—Peter Bishop, Professor at The Bartlett School of Architecture, University College London. Founding Director of Design for London.
"Carlos García Vázquez offers us a brilliant synthesis of the challenges that urban planning and design must address to tackle the three-pronged environmental, economic, and health crisis we are facing. This mature essay crowns several decades dedicated to reviewing visions and proposals revolving around the city. The book constitutes a valuable tool for scholars and professionals thanks to an original dialectic that balances an elegant conceptual approach with the empirical contrast provided by the Dalston (London) case study".
—José María Ezquiaga, Professor at the Escuela Técnica Superior de Arquitectura de Madrid, Universidad Politécnica de Madrid.
"Cities After Crisis reveals the key issues behind what is a real cultural revolution, the one of the modest, local, and community-led urban practices that the neobohemians have been displaying in cool neighborhoods as an expression of their lifestyle but which have proven their efficacy in the face of crises of all kinds (environmental, economic, health). Nowadays, these practices outline a new urban planning and design paradigm".
—Estanislau Roca, Full Professor at the Escola Tècnica Superior d’Arquitectura de Barcelona, Universitat Politècnica de Catalunya.
"An artisan of theories on the built environment, Carlos García Vázquez has crafted an overarching conceptual framework to support a much-needed urban reset in times of uncertainty. García Vázquez convincingly displays his rigour and intuition in a delightfully written piece…the future of cities is culture, and books like Cities After Crisis effectively encourage us to explore the way".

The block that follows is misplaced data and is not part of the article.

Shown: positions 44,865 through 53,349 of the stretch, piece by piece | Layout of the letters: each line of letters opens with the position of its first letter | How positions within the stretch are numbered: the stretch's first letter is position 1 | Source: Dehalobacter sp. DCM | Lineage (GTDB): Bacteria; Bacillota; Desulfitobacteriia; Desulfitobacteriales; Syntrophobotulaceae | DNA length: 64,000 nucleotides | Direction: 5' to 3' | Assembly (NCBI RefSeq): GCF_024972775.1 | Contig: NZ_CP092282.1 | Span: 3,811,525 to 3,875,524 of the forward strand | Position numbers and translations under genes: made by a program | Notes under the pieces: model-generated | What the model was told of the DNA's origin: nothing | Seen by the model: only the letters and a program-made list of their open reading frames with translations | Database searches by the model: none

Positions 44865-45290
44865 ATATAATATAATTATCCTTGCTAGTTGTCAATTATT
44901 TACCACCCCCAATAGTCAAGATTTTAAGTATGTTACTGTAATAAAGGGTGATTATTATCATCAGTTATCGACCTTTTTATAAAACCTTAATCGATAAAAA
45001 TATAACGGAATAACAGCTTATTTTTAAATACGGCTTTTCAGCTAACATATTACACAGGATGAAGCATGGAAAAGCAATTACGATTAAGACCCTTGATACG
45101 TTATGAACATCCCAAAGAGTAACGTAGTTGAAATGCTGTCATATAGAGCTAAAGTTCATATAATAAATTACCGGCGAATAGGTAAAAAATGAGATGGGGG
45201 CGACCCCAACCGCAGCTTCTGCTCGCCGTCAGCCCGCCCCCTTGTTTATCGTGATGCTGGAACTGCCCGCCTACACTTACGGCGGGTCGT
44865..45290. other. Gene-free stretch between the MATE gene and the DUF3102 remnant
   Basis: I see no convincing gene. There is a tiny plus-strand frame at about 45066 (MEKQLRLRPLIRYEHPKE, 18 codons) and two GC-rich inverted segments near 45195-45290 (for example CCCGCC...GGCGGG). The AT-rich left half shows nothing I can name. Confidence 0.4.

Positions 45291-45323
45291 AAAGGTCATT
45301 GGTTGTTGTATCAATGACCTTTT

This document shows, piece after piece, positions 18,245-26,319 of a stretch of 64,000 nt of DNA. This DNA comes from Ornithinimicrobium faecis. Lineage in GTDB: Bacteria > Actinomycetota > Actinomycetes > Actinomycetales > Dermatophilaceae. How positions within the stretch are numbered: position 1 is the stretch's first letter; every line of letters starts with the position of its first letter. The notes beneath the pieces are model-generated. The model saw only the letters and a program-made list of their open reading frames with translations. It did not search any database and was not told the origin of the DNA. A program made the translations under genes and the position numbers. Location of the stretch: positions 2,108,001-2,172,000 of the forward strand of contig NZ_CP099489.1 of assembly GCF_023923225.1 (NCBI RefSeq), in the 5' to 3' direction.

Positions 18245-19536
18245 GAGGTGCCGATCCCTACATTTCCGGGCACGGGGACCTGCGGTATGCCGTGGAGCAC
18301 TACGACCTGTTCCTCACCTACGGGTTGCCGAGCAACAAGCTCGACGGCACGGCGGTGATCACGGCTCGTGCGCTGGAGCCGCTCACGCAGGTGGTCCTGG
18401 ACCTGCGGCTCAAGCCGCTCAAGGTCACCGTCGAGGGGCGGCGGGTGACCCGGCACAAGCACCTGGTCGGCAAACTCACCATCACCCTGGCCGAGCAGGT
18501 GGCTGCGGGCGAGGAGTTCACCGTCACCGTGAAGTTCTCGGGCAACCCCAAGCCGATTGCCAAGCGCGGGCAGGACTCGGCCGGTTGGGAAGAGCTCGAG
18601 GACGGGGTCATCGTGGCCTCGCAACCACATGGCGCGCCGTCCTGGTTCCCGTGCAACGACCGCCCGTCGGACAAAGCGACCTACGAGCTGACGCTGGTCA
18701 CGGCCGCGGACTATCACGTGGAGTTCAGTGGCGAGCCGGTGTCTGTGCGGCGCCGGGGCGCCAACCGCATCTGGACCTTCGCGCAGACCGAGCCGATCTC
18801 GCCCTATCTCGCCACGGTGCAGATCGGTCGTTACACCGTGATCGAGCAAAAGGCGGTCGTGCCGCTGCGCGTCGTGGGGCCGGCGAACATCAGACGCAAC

—Plácido González, Professor at College of Architecture and Urban Planning of Tongji University (Shanghai). Executive Editor, Built Heritage Journal.
"The situation we are living during the pandemic is pushing for a different point of view on contemporary cities which is posing urgent questions to the architecture culture. City After Crisis is a brilliant research which connects the environmentalist debate with urban studies, pointing out the quality of life and a sustainable approach to micro-urbanism as a way to improve the quality of our built environment and its future planning. The case study of Dalston (London) enlightens the centrality of cool neighbourhoods where the relationship between community, design, and good living represents one of the best tool to improve quality of every-day life and the metamorphism of the contemporary urban environment".
—Luca Molinari, Full Professor Department of Architecture and Design "Luigi Vanvitelli", Università della Campania (Naples).
"Often it takes someone from elsewhere to investigate the changes taking place in one’s city, which Carlos García Vázquez does in his fascinating analysis of gentrification in the Dalston neighbourhood in east London. Arguing instead for a bottom-up mode of urban transformation based upon shared ‘commons’, this book is of clear relevance to cities everywhere".
—Murray Fraser, Professor at The Bartlett School of Architecture, University College London.